This a stunning and beautiful example of this era of emergency money or notgeld from the south east of Germany in Bayern.
The ink colours are fresh and bright and the note itself is about uncirculated ( fast kassenfrisch in German). The paper is crisp and feels like new. Very few detractions.
Anyone seeking to put together a high quality collection of hyperinflation bank notes could not do better than this example here.
1923 BAYERISCHE BANKNOTE 50,000 MARK
Issued: 15 March 1923
Serial number: A173789
Size: 169 x 100 mm
Grade: about Uncirculated UNC – Kasenfrisch in German
Watermark: Small corner tuning fork.
In early November on 1923 in the Bavarian capital Munich, Adolf Hitler and his colleagues including Erich Ludendorff tried to force their way into power and to over throw the Imperial Government. It was known as Hitlerputsch or Bürgerbräu-Putsch or Beerhall Revolution.
Bavaria was at the time in quite a state of ongoing turbulent developments and key members of the government were due to speak in the Citizens brewery cellar or Bürgerbräukeller. Amongst these were Gustav von Kahr who wanted to speak whilst in the presence of Lossow, Seißers, Knillings and other party nationalist camps. Hitler chose this moment to launch his revolution. At 8pm on the November 8 1923 shortly after the meeting had started Adolf Hitler accompanied by Hermann Goering stood on a chair and fired his pistol into the ceiling. He announced to the assembled crowd that the “national revolution” had now begun. Hitler managed to bring Lossow, Seißers and Knillings on to his side whilst Goering made a speech in support of the coup.
They sent a proclamation to the German people announcing that the Government in Berlin had this day been declared criminal and will be deposed. A new provisional German national government has been formed. This new government ruling body consisted of General Ludendorff, Adolf Hitler, General von Lossow and Colonel von Seißer. As was the case with the “March on Rome” made by the Italian fascists in favor of Benito Mussolini, the followers of Adolf Hitler and his newly proposed government would march together with other anti-democratic paramilitary organizations to Berlin to take power in the German Reich.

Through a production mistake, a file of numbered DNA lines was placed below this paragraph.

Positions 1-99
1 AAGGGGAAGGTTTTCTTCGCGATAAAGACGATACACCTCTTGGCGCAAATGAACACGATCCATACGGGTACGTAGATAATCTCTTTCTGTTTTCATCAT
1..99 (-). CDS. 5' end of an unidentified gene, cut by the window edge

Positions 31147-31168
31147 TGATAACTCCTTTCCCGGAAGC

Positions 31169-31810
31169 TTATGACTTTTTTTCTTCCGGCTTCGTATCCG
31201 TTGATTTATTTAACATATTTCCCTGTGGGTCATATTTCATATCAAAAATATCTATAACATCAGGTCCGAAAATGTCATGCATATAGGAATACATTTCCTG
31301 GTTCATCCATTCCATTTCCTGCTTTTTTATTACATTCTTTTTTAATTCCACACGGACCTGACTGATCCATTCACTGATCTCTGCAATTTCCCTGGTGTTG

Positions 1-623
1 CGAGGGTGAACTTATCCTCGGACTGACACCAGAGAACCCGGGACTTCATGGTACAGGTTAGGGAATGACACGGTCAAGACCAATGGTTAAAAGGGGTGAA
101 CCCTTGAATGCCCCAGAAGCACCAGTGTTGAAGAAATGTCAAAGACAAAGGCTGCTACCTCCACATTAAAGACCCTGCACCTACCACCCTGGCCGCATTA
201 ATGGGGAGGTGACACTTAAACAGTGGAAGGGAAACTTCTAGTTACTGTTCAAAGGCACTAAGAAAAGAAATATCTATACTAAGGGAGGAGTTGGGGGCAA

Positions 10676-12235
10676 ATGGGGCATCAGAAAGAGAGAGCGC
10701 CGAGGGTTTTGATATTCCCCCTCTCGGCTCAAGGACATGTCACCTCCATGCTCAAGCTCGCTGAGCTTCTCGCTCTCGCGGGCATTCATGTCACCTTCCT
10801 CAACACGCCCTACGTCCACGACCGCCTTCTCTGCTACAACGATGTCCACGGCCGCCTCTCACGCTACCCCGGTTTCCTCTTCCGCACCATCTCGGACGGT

The then Prime Minister Eugen von Knilling along with the Minister of Justice Franz Gurtner, the Interior Minister Franz Schweyer and the Agriculture Minister John Wutzlhofer and other high-ranking politicians were taken into custody by 30 armed SA men under the direction of Rudolf Hess as hostages and placed overnight in the private home of the Nazi Julius Lehmann a supporter arrested in the south of the city. The SA or Sturmabteilung were the uniformed and armed combat, protection and propaganda troupe put together by Ernst Röhm. They are not to be confused with the SS run by Heinrich Himmler. The SS was the group responsible for the formation of the Gestapo or State Secret Police.
The Deputy Prime Minister Franz Matt moved to Regensburg in an attempt to keep the legitimate government safe. He launched a decree to the people that the coup was illegal and that pro-government units of the polices had the permission to open fire on the insurgents. Eventually by military force and the support of the newspapers around the nation the coup lost momentum and was eventually put down. Sixteen men from the coup and four from the police died in the ensuing actions. Hitler was sentanced to 5 years in the prison at Landsberg for his part in the coup. During his time there as an inmate wrote the first chapter of his life “Mein Kampf” or My Fight / War and he practiced his oratorical skills. Political pressure from supporters of the Nazi Party forced his release after only having served 9 months. Over the following few years, Hitler and his other dedicated followers reorganized their movement. As a larger more organised, fanatical group they eventually managed to gain a majority vote in the German Parliament, the Reichstag, by legal means in 1932.